Sophia’s Paper Beads

These paper bead necklaces are hanging from the tower that holds the water tank at Sophia Kea’s home. Sophia, along with the teenage girls and boys she employs, make all the paper bead jewelry e3Kids sells. Each of her paper bead creations are uniquely made, and it provides stable work for the young girls who would otherwise be married off at a young age and the boys who are unable to attend high school.

Sophia took me around her property in Msambweni, which is about 34 km south of Mombasa. Once the beads have been strung together and dipped in a varnish, they have to be taken outside to dry.  If she has a large order of jewelry, she also uses the wooden posts in the field below to hang them to dry.

But most of the paper bead making process takes place in her home. She’s lived in that house with her husband for fifteen years, but has been making these beads for five years.

Sophia and her husband, Bakari, are standing in her showroom. Bakari is actually the brother of Ngao, Royal Kids School’s founder. Once a piece is finished, she hangs it on this canvas board, or from the roof’s rafters.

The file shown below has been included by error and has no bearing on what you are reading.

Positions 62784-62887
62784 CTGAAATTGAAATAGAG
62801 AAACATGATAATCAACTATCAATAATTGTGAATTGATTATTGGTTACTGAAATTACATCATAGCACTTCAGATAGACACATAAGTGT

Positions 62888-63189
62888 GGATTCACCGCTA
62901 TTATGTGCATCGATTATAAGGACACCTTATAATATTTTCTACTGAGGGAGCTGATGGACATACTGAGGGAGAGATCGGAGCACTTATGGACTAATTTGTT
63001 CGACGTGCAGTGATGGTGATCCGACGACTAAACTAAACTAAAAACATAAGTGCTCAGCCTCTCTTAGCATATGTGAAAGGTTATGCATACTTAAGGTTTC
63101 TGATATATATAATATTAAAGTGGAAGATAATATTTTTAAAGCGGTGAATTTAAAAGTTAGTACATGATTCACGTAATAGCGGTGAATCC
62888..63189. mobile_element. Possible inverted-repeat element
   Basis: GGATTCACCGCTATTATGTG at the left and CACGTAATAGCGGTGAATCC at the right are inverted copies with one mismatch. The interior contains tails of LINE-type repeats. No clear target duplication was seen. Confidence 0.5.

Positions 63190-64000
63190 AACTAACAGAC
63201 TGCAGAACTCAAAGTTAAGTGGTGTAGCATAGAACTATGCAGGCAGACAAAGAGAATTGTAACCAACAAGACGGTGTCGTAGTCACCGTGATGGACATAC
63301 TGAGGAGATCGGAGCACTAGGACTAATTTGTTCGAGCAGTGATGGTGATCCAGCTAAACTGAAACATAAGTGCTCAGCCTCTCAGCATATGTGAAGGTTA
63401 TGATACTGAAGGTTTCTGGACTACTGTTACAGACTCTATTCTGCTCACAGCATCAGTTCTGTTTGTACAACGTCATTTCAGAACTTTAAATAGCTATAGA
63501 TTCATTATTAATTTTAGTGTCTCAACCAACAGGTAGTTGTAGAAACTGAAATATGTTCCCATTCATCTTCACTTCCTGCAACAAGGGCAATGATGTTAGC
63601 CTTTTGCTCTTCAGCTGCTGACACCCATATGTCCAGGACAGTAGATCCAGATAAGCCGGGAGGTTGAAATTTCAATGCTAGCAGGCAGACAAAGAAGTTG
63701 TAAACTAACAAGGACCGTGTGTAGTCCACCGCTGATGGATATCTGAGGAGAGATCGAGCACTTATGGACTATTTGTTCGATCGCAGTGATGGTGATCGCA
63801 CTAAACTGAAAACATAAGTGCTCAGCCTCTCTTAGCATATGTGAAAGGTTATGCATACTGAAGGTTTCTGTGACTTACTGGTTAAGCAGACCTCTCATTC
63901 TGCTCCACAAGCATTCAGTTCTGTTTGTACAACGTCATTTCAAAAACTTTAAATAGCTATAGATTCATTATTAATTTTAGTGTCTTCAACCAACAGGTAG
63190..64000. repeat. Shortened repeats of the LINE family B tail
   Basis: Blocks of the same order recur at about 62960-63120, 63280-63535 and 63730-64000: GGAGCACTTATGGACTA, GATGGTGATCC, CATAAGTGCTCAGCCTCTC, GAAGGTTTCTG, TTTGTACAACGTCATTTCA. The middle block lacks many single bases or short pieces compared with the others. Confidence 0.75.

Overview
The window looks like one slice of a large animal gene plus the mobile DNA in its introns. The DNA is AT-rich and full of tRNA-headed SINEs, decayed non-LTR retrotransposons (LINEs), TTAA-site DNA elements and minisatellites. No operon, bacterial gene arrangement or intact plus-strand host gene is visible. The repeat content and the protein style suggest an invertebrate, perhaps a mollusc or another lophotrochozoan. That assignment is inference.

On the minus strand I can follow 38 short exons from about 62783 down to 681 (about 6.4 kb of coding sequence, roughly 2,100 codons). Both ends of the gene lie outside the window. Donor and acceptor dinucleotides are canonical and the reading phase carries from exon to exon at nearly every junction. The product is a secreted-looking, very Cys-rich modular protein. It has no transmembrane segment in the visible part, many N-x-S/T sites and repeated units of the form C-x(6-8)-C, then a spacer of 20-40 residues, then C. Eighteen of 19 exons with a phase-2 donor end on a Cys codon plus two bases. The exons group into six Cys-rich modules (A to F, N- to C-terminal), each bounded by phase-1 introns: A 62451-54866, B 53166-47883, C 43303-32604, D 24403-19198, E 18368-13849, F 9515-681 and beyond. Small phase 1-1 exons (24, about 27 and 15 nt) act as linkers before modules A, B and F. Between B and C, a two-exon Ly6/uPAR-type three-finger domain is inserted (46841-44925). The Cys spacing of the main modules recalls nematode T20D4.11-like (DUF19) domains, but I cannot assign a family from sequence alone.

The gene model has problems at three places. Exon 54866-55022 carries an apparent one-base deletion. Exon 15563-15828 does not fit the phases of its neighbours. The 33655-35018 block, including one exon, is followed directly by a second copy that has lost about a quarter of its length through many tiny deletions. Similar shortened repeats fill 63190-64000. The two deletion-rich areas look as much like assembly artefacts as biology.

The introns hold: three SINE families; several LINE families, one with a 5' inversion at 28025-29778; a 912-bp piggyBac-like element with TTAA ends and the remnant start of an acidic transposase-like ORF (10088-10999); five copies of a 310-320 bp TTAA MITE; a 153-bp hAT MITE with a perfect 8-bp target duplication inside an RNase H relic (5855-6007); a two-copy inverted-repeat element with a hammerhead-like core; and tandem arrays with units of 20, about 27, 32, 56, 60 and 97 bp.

At first, Sophia only employed girls who were about to be married off at a young age, whose families were hoping to be supported by the dowry they’d receive.  She’s just started employing boys who have finished eighth grade and whose families have no intention of supporting their education. She’s hopeful they’ll eventually get an opportunity to go to school, but in the mean time, they can come to a safe place to work and earn money.

And now for the bead making process. Mpate is in charge of cutting out the slips of recycled magazine paper that will be rolled into beads. Each slip is cut in the shape of a long, thin triangle.

The slips of paper are put into a central pile, and the rest gather around to roll them into beads. Mwanasiti is in the foreground, and Mwahindo’s hands are also rolling a bead. Mwanahamisi, pictured below, is still new to the art of paper bead rolling.

This is Mwanashe, one of the older girls who is now married. She has a young daughter that she named Sophie, after Sophia Kea.  Ali, looking at the camer below, is another boy who has recently finished eighth grade.  Once the beads are finished, they organize beads that need to be varnished, and have other bowls with varnished beads that can be turned into necklaces, bracelets, earrings, or bags.

And then the finished products end up in Sophia’s show room. I love that e3Kids is able to buy jewelry from her and sell them to support Royal Kids School. It’s such a simple way to support two great causes.

 

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